Therefore, the only conclusion I can reach is that, if there is an emerging bubble in equities – and one could certainly argue that, at least in US equities, there is a bubble building - it is not in tech but in equities in general.
The other side of the coin
Let’s move on to the cost of all this extravagant new technology. Debt growing faster than GDP (as it does) implies that capital is increasingly being deployed unproductively. In the early stages of the current debt-supercycle (i.e. in the 1950s and 1960s), debt grew in line with GDP.
Today, in many countries, GDP grows only by 20-30 cents for every dollar of added debt, i.e. much capital is deployed unproductively or, as economists like to say, much capital is misallocated.
Some investors believe that debt is only so high today because significant amounts of capital have already been invested in the new ground-breaking technologies referred to above, and that this will eventually pay off.
Nothing could be further from the truth!
Net investments in the US and elsewhere have been on a decline for years and, when adjusting for the fact that all these new technologies depreciate faster than older technologies did, investments in the US are no longer growing on a net basis (Sources: Federal Reserve Bank of New York, The MacroStrategy Partnership LLP).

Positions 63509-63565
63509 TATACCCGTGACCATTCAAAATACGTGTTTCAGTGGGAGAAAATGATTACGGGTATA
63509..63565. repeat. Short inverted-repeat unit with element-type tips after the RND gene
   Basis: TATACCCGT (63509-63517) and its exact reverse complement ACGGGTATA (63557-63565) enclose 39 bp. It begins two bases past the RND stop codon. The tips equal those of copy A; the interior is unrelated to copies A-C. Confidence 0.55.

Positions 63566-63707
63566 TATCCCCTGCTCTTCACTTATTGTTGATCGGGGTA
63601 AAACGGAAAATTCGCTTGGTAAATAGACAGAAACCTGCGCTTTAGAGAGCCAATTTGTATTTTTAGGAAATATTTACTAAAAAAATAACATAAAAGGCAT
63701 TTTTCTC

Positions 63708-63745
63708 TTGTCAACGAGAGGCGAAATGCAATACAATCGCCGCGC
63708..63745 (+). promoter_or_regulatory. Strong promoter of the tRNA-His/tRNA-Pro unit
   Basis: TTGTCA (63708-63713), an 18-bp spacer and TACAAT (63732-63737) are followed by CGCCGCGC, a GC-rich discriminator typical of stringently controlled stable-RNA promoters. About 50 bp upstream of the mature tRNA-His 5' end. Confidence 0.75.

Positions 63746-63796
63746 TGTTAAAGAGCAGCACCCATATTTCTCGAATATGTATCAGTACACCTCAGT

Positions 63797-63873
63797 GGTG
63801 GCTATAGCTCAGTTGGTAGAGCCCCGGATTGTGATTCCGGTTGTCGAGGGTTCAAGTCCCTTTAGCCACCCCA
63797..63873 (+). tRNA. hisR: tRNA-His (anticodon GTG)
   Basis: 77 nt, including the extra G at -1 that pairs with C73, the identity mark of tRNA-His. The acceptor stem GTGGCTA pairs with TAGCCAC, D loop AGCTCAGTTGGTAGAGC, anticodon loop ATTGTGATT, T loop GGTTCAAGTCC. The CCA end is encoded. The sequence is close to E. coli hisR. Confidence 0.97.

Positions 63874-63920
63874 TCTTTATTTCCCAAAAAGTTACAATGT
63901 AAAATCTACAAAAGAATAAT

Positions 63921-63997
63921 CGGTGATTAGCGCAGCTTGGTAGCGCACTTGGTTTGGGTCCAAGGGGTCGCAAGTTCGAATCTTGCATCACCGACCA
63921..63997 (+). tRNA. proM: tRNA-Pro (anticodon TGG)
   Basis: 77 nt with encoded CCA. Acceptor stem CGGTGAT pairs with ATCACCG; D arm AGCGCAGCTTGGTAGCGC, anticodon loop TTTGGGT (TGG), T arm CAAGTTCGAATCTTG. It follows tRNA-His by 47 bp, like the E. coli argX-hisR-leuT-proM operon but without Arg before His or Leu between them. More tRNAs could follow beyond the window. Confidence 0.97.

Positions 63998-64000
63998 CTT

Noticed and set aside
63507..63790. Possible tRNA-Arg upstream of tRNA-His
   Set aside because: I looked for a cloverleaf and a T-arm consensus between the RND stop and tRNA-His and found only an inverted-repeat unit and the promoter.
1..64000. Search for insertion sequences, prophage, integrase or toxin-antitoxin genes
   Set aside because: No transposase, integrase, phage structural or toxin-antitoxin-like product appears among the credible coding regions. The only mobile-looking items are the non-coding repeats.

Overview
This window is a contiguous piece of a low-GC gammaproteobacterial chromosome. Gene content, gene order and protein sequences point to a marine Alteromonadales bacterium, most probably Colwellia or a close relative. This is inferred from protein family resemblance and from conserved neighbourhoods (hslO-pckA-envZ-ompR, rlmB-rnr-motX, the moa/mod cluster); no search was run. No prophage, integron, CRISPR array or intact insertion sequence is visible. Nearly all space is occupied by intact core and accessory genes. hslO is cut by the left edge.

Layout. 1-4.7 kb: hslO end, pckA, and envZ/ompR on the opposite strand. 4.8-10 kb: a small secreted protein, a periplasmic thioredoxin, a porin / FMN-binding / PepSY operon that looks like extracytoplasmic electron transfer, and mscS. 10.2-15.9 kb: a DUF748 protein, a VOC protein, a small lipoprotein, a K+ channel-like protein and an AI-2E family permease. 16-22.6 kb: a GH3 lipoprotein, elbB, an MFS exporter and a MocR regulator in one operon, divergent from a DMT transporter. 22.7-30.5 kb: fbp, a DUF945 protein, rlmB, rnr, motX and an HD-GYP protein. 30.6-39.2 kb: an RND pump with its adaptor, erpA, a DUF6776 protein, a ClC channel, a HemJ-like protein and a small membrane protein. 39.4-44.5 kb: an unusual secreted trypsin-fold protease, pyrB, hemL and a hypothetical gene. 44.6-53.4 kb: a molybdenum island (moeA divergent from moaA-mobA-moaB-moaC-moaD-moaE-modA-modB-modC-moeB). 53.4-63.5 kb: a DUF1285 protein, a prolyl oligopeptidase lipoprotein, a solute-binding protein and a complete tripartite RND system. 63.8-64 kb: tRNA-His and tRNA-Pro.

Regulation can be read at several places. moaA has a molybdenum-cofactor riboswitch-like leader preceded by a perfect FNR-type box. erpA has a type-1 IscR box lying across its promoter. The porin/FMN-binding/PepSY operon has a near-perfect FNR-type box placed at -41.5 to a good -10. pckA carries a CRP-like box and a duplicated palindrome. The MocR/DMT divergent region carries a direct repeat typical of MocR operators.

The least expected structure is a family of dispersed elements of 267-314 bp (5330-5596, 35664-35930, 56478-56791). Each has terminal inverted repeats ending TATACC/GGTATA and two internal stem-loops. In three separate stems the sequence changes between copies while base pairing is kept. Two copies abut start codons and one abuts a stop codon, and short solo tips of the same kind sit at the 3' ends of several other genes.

Phrased differently, as Andy Lees from the MacroStrategy Partnership pointed out when I presented my findings to him, the key issue is massive underinvestment. As I stated earlier, the reason productivity growth has been so abysmal throughout most of the computer age is that the savings computers have freed up have not been re-invested in reskilling the workers affected but have instead been pocketed by capital owners.
The growth in debt-to-GDP implies that little of all the fancy technology that have enriched our livelihoods in the last 20-30 years has actually paid for itself. Instead, it has been financed by underinvesting, driving productivity growth lower and debt-to-GDP higher.
As per Andy’s estimate (and this can be calculated relatively precisely), in the past half century, total underinvesting amounts to no less than $400 trillion globally or about five years of global GDP. That is what it would take to lift GDP growth back to the levels of the 1950s and 1960s.